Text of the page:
Guaranteed Ride Home: A Real-Life Experience

ComconNot everyone who reads this blog may be familiar with the Commuter Connections' Guaranteed Ride Home (GRH) Program. I had occasion to use it on Friday, and no one else in my office was aware of it--even though they all bus or Metrorail to work (except one driver). I was happy to pass along the info (which you can get here).

Unfortunately, it was an unhappy situation that created my need for it. I was biking to work on my usual bike commute from Arlington to Silver Spring. About 1/2 of my commute is along the Capital Crescent Trail (CCT). The CCT is a well used bike commuting route, but after the latest snowstorm, it received no attention whatsoever. There are still sections--particularly east of Bethesda--that are dangerously icy. I went down on an icy patch and injured my thumb. I continued to my office. At first my thumb didn't hurt too much, but it continued to swell and the pain increased, so I decided it would be best to get it x-rayed (10 years ago I broke my thumb in a bike wreck, and this seemed very similar). Since it wasn't life threatening, I decided to go home first and see my local doctor rather than go to a Silver Spring-area emergency room. Url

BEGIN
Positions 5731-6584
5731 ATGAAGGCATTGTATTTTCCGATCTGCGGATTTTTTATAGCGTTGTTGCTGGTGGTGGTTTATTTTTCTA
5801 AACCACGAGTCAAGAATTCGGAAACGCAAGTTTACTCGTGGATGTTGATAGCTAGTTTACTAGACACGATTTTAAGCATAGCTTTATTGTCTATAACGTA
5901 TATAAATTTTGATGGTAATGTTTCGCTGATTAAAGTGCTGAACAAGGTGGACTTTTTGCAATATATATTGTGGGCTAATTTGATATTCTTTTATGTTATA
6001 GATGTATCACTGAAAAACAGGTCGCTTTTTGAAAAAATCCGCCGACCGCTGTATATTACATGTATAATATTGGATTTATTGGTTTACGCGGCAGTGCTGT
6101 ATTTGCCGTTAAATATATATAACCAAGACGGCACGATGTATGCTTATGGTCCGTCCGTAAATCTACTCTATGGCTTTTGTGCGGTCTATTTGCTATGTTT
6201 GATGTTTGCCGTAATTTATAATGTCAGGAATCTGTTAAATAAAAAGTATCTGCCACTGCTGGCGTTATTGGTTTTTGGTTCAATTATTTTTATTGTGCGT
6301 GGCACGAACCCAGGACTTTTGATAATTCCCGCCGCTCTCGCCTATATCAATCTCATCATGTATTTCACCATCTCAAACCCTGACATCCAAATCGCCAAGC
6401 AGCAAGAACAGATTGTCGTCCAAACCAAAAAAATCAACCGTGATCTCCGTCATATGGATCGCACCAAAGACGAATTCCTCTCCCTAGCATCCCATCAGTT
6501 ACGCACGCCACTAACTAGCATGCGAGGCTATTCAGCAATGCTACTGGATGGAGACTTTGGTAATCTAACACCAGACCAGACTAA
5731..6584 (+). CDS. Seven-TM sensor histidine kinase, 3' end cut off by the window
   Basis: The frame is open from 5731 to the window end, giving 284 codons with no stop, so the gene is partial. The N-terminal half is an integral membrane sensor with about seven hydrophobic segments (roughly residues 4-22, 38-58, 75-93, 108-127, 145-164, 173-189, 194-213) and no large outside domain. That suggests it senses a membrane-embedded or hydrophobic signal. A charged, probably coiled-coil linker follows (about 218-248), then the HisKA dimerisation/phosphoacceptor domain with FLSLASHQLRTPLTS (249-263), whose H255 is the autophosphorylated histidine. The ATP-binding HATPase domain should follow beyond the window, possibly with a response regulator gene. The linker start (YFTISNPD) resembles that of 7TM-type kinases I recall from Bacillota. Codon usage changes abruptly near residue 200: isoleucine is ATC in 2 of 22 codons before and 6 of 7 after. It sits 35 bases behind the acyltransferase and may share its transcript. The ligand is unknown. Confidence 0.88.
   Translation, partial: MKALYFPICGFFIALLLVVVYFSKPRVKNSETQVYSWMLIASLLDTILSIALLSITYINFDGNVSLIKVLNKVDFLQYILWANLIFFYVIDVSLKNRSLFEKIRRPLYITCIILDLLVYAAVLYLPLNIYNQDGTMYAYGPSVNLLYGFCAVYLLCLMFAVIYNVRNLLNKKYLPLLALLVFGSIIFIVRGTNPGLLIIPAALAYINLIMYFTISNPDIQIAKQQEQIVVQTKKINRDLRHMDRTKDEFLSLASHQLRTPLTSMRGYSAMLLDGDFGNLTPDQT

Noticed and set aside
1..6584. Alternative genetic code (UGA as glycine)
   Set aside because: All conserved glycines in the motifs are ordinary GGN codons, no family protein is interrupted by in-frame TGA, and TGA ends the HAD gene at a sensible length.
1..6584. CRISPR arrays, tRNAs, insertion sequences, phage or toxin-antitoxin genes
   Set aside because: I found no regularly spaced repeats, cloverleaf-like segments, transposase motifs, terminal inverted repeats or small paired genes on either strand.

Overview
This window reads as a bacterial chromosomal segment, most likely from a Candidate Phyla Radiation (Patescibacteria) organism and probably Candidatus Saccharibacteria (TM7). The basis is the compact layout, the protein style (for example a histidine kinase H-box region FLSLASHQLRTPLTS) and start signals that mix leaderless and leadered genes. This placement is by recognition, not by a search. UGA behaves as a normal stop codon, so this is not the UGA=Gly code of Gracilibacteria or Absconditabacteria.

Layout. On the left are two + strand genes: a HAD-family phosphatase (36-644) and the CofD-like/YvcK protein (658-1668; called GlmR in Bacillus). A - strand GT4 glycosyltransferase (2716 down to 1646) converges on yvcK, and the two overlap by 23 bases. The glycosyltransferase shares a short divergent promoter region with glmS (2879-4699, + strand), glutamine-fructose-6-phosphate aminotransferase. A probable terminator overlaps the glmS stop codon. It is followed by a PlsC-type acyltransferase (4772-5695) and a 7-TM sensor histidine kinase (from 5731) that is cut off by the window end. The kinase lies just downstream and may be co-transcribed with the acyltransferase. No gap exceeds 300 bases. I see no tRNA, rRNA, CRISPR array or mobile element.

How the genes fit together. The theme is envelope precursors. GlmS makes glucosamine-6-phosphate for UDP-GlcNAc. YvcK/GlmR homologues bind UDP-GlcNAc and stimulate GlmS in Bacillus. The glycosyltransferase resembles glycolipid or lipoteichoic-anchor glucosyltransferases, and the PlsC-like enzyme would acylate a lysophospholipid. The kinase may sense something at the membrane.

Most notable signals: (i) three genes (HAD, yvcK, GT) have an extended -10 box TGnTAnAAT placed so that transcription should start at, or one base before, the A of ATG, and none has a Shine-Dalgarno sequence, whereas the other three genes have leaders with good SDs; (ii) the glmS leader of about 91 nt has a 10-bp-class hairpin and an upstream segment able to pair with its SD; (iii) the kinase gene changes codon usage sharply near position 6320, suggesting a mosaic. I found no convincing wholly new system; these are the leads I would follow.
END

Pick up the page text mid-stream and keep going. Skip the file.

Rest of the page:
I called GRH, and they ordered a minivan cab for me (to carry me and my bike both). It was there in less than 10 minutes and took me all the way home to Arlington for free.

Thankfully, the thumb isn't broken--just sprained. Now what can we do to get local jurisdictions to do something about ice and snow on the multi-use trails? It's been well more than a week since the snow, and there are still unpassable sections on the CCT.

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